British Defence Minister Michael Fallon has said in Iraq that he expected to see the Islamic State group expelled from the country's major towns by the end of 2017.
British Defence Minister Michael Fallon has said in Iraq that he expected to see the Islamic State group expelled from the country’s major towns by the end of 2017. “We expect to see Daesh (IS) expelled from the major towns and cities of Iraq during the course of the year,” he told reporters yesterday in Arbil, the capital of Iraq’s northern autonomous region of Kurdistan. Iraqi forces are nearly four months into a massive operation to retake nearby Mosul, which is the country’s second city and where IS supremo Abu Bakr al-Baghdadi proclaimed a “caliphate” in 2014.
The jihadist organisation then controlled around a third of Iraq, but federal and allied forces have since retaken around two thirds of that territory and Mosul is IS’s last major stronghold. After retaking the eastern side of Mosul last month, Iraqi forces are currently preparing to launch an assault on the part of the city that lies west of the Tigris River. Commanders expect the battle to be fierce because the narrow streets of the Old City will complicate operations and the western side also harbours some traditional jihadist bastions.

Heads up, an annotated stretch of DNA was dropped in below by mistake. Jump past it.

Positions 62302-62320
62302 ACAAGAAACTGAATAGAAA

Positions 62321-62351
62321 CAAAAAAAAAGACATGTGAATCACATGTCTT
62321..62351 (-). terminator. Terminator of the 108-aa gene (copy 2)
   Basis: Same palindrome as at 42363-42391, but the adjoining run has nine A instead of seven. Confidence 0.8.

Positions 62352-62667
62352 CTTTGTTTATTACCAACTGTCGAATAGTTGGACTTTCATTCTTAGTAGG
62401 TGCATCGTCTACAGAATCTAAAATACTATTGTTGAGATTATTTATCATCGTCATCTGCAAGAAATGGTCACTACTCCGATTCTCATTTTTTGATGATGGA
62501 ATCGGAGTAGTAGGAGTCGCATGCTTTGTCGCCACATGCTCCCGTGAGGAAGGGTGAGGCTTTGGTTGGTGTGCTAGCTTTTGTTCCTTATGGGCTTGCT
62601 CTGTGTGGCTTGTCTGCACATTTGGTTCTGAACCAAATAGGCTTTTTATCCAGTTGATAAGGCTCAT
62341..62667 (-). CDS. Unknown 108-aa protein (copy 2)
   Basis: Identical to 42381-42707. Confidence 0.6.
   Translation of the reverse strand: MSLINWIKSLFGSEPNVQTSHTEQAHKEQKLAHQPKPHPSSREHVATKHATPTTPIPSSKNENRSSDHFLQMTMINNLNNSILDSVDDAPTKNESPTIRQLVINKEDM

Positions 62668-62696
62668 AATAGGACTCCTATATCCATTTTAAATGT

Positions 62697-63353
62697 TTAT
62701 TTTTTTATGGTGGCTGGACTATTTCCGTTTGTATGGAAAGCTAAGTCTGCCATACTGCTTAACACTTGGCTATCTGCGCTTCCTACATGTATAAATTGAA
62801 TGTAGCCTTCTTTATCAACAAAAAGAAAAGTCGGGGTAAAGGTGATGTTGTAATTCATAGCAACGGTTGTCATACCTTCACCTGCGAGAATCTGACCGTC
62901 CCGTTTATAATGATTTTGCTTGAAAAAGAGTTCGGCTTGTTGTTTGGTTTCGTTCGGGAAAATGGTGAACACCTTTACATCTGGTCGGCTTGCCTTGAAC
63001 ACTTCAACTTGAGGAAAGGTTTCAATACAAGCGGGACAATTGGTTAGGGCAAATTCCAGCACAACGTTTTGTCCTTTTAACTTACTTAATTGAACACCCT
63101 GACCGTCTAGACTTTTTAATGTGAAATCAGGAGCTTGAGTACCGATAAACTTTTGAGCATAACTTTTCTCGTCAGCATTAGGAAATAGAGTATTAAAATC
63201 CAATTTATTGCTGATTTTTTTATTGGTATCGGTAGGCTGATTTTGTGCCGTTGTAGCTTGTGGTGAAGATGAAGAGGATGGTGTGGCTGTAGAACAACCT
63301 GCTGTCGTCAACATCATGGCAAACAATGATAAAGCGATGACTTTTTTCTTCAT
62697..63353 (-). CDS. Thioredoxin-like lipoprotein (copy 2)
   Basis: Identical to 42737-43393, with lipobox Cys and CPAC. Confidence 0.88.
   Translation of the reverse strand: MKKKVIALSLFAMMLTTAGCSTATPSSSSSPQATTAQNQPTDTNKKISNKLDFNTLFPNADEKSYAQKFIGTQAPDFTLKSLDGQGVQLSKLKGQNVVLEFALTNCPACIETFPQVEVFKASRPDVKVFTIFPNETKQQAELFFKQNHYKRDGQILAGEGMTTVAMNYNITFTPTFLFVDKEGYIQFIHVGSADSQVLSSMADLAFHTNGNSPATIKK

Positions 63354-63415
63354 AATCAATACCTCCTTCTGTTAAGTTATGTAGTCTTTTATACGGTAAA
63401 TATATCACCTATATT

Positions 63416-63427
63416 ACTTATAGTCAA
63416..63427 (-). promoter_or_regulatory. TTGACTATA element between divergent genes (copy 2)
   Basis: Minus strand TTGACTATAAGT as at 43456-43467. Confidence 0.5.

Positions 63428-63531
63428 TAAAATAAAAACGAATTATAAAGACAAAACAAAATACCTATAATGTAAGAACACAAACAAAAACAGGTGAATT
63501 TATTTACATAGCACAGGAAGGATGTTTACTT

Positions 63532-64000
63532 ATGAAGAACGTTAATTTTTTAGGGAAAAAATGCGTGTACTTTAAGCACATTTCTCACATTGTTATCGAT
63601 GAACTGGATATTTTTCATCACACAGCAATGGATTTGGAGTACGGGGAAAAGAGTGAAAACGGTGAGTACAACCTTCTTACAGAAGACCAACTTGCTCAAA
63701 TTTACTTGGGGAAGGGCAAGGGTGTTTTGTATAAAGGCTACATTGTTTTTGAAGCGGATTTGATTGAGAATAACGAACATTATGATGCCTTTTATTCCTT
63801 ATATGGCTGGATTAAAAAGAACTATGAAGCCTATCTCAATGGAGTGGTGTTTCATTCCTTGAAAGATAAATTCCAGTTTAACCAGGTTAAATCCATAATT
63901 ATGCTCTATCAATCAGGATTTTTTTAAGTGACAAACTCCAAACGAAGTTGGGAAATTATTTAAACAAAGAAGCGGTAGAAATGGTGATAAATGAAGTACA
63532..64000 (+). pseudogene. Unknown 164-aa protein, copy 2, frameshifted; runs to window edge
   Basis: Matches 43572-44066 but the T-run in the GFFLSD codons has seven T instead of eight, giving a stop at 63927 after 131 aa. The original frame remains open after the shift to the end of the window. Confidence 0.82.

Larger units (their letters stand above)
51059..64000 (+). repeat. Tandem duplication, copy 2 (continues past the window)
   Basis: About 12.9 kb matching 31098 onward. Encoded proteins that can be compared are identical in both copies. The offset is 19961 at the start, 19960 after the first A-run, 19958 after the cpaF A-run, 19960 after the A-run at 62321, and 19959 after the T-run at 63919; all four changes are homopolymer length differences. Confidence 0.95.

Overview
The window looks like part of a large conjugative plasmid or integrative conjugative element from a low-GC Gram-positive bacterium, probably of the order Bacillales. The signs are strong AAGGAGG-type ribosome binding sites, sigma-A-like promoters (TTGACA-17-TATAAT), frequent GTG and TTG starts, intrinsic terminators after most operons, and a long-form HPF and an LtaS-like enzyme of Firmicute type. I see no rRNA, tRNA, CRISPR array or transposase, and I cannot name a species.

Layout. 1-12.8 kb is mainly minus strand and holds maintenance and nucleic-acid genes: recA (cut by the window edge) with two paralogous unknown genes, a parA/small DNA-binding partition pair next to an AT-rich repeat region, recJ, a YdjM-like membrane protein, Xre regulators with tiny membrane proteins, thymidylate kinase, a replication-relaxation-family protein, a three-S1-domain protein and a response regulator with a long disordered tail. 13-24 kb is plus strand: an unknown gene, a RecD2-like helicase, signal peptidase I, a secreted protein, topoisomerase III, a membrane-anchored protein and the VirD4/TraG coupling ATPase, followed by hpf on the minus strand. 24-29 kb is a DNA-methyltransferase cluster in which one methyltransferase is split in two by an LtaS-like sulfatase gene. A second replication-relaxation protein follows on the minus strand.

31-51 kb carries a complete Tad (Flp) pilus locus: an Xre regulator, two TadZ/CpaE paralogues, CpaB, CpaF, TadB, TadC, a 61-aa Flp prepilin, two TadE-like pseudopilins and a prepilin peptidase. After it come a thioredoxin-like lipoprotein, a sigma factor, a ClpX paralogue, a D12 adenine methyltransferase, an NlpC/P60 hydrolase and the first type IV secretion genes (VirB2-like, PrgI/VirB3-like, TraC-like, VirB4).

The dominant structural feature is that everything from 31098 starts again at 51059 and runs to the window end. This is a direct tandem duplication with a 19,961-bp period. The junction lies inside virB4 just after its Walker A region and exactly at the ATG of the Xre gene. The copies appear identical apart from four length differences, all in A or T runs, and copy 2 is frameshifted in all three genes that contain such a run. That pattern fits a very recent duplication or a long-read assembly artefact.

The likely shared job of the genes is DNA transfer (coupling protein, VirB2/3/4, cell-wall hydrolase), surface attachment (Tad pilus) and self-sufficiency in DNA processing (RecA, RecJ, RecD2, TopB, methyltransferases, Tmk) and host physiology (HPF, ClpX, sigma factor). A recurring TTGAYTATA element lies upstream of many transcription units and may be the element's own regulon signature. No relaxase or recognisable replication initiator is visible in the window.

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Iraqi Prime Minister Haider al-Abadi said around the new year that he expected his forces would need three more months to rid the country of IS. Most observers argued that the premier’s prediction was optimistic, however, with Mosul alone threatening to bog down Iraqi forces way past that target. Retaking the northern city would deal a death blow to the “caliphate” and any claim that IS is still running a “state”, but the group retains control of several populated areas.
In Iraq, IS still holds Hawijah, a large town southeast of Mosul, and the town of Al-Qaim on the western border with Syria. When Iraqi forces retake Mosul, the jihadists’ last major hub will be the city of Raqa in neighbouring Syria.
“The situation in Syria is more complicated, given the continuation of the civil war there,” Fallon said. A 60-nation coalition led by the United States has carried out thousands of air strikes in support of the war on IS and provided assistance and training to thousands of Iraqi forces. Britain is a key member of that coalition, together with France, Italy and Australia. Fallon said the Royal Air Force had struck 300 targets in and around Mosul since the operation to retake the city began on October 17.